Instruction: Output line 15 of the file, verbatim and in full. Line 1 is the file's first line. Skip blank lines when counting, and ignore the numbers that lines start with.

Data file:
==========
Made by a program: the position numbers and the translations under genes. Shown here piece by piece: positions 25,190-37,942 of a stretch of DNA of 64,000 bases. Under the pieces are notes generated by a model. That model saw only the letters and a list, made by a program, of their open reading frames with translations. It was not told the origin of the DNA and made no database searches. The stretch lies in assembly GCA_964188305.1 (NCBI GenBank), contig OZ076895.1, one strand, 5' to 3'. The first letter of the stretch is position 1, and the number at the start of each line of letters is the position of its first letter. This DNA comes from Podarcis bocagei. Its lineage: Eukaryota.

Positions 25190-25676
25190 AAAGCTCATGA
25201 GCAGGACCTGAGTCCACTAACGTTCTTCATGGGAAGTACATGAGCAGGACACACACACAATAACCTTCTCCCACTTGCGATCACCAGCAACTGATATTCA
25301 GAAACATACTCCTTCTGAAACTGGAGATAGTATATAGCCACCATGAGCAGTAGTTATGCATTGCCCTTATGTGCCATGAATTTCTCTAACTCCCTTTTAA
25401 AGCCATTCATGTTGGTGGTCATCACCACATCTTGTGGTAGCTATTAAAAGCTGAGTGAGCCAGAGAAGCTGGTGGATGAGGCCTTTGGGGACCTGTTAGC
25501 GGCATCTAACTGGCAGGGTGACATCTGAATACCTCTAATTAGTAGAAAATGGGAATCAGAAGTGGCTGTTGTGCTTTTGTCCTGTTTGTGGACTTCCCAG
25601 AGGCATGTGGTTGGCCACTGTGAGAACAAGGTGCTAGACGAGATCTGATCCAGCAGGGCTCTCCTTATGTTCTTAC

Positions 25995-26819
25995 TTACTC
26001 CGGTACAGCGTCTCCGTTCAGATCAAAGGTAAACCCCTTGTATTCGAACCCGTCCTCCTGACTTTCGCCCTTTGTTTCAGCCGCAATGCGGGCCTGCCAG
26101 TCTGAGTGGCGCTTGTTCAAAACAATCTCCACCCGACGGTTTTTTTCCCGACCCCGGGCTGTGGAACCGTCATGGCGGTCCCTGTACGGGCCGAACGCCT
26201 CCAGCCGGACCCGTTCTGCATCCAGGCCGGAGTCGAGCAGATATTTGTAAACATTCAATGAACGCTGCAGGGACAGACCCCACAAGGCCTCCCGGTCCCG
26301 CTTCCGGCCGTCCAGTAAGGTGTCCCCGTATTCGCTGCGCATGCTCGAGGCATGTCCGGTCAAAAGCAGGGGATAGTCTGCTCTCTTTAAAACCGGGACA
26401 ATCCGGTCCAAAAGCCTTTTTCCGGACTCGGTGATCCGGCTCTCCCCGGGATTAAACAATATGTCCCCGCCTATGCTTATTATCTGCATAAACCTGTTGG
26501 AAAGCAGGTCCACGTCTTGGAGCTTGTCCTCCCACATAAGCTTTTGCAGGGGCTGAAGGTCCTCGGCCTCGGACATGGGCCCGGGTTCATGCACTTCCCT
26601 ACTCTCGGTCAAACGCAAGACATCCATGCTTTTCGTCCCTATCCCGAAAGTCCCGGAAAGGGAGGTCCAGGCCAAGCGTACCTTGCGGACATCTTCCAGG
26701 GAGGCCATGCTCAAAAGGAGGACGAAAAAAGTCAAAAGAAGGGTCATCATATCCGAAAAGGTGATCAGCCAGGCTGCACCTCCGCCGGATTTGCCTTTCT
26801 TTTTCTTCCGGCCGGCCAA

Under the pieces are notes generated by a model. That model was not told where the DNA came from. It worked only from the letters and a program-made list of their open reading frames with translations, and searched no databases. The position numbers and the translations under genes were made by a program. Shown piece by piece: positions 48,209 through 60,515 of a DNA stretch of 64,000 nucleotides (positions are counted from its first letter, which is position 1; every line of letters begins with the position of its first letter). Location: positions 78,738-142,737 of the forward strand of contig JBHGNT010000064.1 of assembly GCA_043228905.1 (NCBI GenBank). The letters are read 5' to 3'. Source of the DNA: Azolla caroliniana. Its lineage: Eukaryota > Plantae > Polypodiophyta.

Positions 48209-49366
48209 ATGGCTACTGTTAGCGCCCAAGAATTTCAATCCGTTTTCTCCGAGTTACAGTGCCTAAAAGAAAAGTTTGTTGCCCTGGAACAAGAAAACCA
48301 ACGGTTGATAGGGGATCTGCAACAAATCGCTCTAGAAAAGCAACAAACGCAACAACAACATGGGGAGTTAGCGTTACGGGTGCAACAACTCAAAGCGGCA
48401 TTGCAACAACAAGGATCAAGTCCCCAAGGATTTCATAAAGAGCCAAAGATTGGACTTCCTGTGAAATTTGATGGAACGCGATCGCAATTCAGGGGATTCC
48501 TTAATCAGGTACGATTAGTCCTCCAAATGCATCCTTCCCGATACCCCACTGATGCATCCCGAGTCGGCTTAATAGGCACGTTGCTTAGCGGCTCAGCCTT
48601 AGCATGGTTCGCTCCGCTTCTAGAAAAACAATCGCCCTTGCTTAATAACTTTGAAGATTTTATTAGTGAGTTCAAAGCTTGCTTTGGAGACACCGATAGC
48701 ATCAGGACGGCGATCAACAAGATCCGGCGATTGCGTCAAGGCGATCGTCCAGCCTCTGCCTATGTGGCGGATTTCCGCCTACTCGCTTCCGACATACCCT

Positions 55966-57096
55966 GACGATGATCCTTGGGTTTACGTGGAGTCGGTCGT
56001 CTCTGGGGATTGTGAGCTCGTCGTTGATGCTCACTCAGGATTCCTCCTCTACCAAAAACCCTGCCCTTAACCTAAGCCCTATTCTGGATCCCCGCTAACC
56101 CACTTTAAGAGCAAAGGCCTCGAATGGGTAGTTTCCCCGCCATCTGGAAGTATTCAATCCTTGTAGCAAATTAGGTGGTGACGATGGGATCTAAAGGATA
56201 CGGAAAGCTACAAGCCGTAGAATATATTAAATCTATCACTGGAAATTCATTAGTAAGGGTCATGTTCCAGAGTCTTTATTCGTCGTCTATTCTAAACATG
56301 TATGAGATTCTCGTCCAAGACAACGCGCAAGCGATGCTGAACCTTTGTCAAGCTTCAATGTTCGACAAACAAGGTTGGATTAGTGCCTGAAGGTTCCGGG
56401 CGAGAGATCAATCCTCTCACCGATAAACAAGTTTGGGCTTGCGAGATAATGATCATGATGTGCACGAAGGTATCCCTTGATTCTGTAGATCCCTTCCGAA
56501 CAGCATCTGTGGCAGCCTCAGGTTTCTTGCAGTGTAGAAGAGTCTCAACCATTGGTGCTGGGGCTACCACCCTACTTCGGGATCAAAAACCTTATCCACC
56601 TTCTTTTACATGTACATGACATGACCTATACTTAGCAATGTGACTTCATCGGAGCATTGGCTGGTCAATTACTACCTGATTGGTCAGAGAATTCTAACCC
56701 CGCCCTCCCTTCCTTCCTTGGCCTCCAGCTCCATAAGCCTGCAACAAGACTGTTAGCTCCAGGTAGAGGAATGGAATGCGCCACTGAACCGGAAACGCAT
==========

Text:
26401 ATCCGGTCCAAAAGCCTTTTTCCGGACTCGGTGATCCGGCTCTCCCCGGGATTAAACAATATGTCCCCGCCTATGCTTATTATCTGCATAAACCTGTTGG